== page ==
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EW’s TV critic Ken Tucker just reviewed Disney Junior’s Doc McStuffins, lauding the animated series for teaching little ones about the procedures around going to the doctor, which can be a scary prospect for children. The series — as Tucker explains in his review — follows the happenings around title character Doc McStuffins (Kiara Muhammad), a six-year-old girl who can “heal” toys, with a little help from her pals. And just who are those helpers? Well, for starters, one of Doc’s assistants is none other than Grey’s Anatomy staple and original Broadway Dreamgirls star Loretta Devine, who voices the role of Hallie the Hippo.

Devine, nominated for an Emmy this year for her Grey’s work, recently hopped on the phone to chat with EW about today’s release of Doc McStuffins: Friendship Is The Best Medicine DVD, which includes five episodes with two 11-minute stories each. (In a bit of serendipity, today is also Devine’s birthday. Happy Birthday, Loretta!) Devine chatted us up about what appealed to her about the voice role, what kids can learn from the show, whether she’d have watched it as a child, and much more.

ENTERTAINMENT WEEKLY: What appealed to you about voicing a character in Doc McStuffins?

LORETTA DEVINE: You know, it turned out to be far better than I ever dreamed it would be. I auditioned so much for voice-overs because it’s such a lucrative thing, and they keep telling you that once you can get rolling in it, it’s a good way to work. Sometimes you can’t get on-camera work. Doc turning out to be a little African American girl worked in my favor. I played the receptionist, Hallie the Hippo, and it was such a cute little part, and they liked my voice. I have a soft, tiny voice I guess — it blended in very well with all the rest of the kids, so it turned out to be a wonderful thing for me.

What did you like about the character? What tickled you about that character?

It’s a very positive script, and Hallie is so supportive to what this young girl is trying to do, and it’s all about the stuffed animals. They all have these little ailments, which are not true ailments, which makes it sort of playful. It’s such a great teaching tool for young kids, from two up to five. They won’t be afraid to go to the doctor. They’ll understand what a check-up is. They’ll understand how important a check-up is. If they have a bite, they’ll know to show their mom. I think it’s a very positive little show. It was so successful — I was very happy with that. We did like 52 episodes in the first year.

Was it important that the show have an African-American character? Or did that matter?

Like I said, I didn’t really know that Doc was going to be a little African American girl. That’s why I said I was so happy to find out that that was the way that they decided to go. I think they had to have the cartoon made outside of the United States because of some reason that I didn’t understand — it wasn’t fully explained to me. But the characters turned out to be so cute, and I think my little character, she’s just adorable. I was so glad she wasn’t some big, fat ugly hippo. Hallie is so cute! I love her. A lot of times you don’t know what it’s going to turn out to be until it’s finished.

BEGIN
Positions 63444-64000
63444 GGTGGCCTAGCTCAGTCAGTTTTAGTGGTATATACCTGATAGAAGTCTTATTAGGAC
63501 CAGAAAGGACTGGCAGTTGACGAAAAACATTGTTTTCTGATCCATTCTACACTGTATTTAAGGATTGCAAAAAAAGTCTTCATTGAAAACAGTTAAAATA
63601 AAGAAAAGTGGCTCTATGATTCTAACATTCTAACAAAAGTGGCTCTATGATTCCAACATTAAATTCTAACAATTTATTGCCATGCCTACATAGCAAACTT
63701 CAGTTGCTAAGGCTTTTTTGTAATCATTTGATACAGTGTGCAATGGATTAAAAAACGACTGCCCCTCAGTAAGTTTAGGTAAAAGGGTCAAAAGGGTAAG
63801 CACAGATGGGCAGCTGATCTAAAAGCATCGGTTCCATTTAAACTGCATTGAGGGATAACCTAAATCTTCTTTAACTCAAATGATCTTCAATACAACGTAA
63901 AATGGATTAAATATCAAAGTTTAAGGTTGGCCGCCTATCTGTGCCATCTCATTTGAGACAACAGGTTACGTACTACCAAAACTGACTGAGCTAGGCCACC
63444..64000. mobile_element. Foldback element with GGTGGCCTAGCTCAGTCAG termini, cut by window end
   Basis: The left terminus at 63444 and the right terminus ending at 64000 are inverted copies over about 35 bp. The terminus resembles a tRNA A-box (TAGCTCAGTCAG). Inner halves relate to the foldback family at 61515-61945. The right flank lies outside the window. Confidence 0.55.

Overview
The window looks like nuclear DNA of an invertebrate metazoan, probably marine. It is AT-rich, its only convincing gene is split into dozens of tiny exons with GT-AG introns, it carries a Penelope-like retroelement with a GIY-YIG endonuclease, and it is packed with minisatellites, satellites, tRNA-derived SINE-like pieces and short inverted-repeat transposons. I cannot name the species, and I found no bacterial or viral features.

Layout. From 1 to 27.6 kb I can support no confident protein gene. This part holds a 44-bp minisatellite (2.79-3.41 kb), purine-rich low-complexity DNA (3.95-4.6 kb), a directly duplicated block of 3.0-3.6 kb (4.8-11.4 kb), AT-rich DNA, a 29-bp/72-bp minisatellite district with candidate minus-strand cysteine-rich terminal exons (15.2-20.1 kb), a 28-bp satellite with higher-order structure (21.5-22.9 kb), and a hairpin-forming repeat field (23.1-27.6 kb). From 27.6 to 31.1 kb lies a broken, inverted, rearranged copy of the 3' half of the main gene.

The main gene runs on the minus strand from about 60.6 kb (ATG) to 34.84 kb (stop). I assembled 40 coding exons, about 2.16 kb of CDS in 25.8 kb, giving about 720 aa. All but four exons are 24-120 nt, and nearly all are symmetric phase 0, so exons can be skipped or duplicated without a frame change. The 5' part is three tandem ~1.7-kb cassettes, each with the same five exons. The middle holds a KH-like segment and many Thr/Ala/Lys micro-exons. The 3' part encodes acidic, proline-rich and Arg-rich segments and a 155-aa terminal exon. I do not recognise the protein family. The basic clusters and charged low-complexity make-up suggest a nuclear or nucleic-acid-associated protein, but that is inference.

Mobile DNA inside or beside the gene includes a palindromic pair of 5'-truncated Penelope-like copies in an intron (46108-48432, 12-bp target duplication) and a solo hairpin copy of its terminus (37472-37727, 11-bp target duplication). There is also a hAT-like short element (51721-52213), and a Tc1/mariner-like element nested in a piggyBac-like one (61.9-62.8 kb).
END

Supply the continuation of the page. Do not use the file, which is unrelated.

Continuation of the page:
You do never know what they could do.

I know! I’m very pleased that she’s so cute, and I love the little dress that she has on forever. So, those kind of things made me very happy. In initially taking the job, I didn’t go, “Let me see, I’m going to take this because the show features an African American character.”

Hallie is a nurse. Have you ever played a nurse before in all your various roles?

Oh, I think in a little show, way back, when I first came to Hollywood. It didn’t stay on the air. I have sisters that are nurses, so there are nurses in my family. My oldest sister has been a nurse her entire life, and a couple of my other sisters nurse off and on, so I do know what the nurses are like. It takes a certain type of person to be a nurse, I think. They are very good people, and they really care about people. They really love people. You don’t hear them say that about actors!

Would you have liked Doc McStuffins if it were on when you were a child?

I absolutely do because I love the theme song: “It’s time for your check-up! Time for your check-up!” They’re cute, and you remember them, and you can sing along. I have a godbaby who just loves it. I think I would have loved something like this, so I think they did an excellent job and that’s why it’s been so successful. The DVD is coming out on my birthday, and I think every mom should get one for their kids.

For more on Devine’s recent Emmy nomination and what’s happening with her Grey’s Anatomy character this coming season, check back to EW’s Inside TV blog on Thursday, Aug. 23.

Tanner on Twitter: @EWTanStransky

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